National League victory has preceded each of the nine election cycles with double-digit GOP gains in U.S. House since 1950; All-Star classic also prescient of big partisan swings in U.S. Senate
While the American League has not lost an All-Star game in 14 years, and will be the home team at the annual classic Tuesday evening at Angel Stadium in Anaheim, California, Republicans in Washington, D.C. should be crossing their fingers that the National League will prevail for the first time since 1996.
A Smart Politics analysis of All-Star game history and U.S. House elections over the past 60 years finds that a National League victory has preceded each of the last nine election cycles in which Republicans have enjoyed double-digit gains in the House since 1950.
The last time the GOP scored a substantial victory in the U.S. House was, of course, in 1994 – picking up 54 seats during the Republican Revolution that November.
On July 12th earlier that summer, the National League ended a six-game losing streak with a dramatic come-from-behind 8-7 victory. The NL scored two runs in the bottom of the ninth to tie it up and won the game in the bottom of the 10th when San Diego’s Tony Gwynn scored on a double by Montreal’s Moises Alou.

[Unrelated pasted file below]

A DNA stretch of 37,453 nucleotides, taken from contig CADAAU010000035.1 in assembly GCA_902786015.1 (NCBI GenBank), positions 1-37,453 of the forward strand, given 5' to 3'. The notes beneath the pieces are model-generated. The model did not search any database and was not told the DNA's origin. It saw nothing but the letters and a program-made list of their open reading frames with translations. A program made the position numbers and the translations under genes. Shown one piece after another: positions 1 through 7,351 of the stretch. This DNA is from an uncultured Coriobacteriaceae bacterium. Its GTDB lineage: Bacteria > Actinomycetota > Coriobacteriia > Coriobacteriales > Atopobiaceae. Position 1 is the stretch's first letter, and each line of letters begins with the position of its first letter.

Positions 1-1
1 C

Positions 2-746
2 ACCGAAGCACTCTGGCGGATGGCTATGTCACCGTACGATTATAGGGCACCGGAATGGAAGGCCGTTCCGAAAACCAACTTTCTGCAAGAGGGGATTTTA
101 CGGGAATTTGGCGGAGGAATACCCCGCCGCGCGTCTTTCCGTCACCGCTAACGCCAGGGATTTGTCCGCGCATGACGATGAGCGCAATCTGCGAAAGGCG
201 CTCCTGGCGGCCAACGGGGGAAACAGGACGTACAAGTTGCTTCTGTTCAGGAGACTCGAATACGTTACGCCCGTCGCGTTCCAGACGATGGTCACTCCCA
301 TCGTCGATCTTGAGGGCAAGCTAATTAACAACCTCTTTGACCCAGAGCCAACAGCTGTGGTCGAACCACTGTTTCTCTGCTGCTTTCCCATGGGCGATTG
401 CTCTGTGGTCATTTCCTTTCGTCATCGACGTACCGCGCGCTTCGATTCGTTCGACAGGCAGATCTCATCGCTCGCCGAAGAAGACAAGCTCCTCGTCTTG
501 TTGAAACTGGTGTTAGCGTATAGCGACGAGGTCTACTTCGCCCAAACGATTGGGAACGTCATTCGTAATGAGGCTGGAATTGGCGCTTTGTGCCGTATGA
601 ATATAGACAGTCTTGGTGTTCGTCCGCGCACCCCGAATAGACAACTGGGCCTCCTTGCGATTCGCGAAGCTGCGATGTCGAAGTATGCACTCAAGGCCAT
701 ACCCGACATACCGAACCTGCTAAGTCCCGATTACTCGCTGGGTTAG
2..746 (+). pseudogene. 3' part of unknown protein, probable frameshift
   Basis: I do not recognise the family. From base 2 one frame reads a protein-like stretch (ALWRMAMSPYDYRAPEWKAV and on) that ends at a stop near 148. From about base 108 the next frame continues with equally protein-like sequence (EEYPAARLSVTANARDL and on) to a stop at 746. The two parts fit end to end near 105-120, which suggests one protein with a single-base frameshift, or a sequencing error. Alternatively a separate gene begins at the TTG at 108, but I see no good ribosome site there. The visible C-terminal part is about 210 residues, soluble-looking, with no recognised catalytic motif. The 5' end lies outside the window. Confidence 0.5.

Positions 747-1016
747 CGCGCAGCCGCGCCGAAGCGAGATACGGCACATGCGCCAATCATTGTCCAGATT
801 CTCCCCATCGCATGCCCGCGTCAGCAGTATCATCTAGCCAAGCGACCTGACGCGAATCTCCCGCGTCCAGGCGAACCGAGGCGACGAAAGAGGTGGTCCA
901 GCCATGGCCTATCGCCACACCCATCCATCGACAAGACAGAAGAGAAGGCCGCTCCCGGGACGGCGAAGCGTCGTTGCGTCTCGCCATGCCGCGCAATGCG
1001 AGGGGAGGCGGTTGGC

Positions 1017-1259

The second biggest House Republican victory since 1950 took place in 1966, with the GOP winning back 47 seats after yielding 36 seats to the Democrats when LBJ was elected in 1964.
In the All-Star game on July 12, 1966, after spotting the American League a run in the top of the 2nd inning, the National League came back to tie the game in the 4th and won on a single by the Dodgers’ Maury Wills in the bottom of the 10th.
The third biggest GOP U.S. House coup in the second half of the 20th Century was a 34-seat gain in 1980 when Ronald Reagan was elected President.
On July 8th of that year, the National League again came from behind, scoring four unanswered runs in the 5th, 6th, and 7th innings to defeat the American League 4-2 – buoyed by a home run by Cincinnati’s Ken Griffey, Sr.
National League All-Star game victories have not just preceded the Republican tsunamis of 1966, 1980, and 1994 – but have occurred each and every time the GOP has scored double-digit gains in the U.S. House since 1950:
· In 1950, Republicans gained 28 seats in the House with the National League winning 4-3 in 14 innings that July.
· In 1952, the GOP netted 22 seats in the lower chamber with the National League winning 3-2 in 5 innings, in the only shortened game in All-Star history.
· In 1960, House Republicans gained 21 seats, with the National League winning both All-Star games that were held that summer: 5-3 on July 11th in Kansas City and 6-0 on July 13th at Yankee Stadium in New York.
· In 1972, Republicans netted 12 U.S. House seats while the NL scored a 4-3 come-from-behind victory in 10 innings.
· In 1978, the GOP won 15 seats in the House, three months after the National League notched yet another come-from-behind victory, 7-3 in San Diego.
· In 1984, Republicans gained 16 seats in the House while the National League eked out a 3-1 victory at Candlestick Park in San Francisco.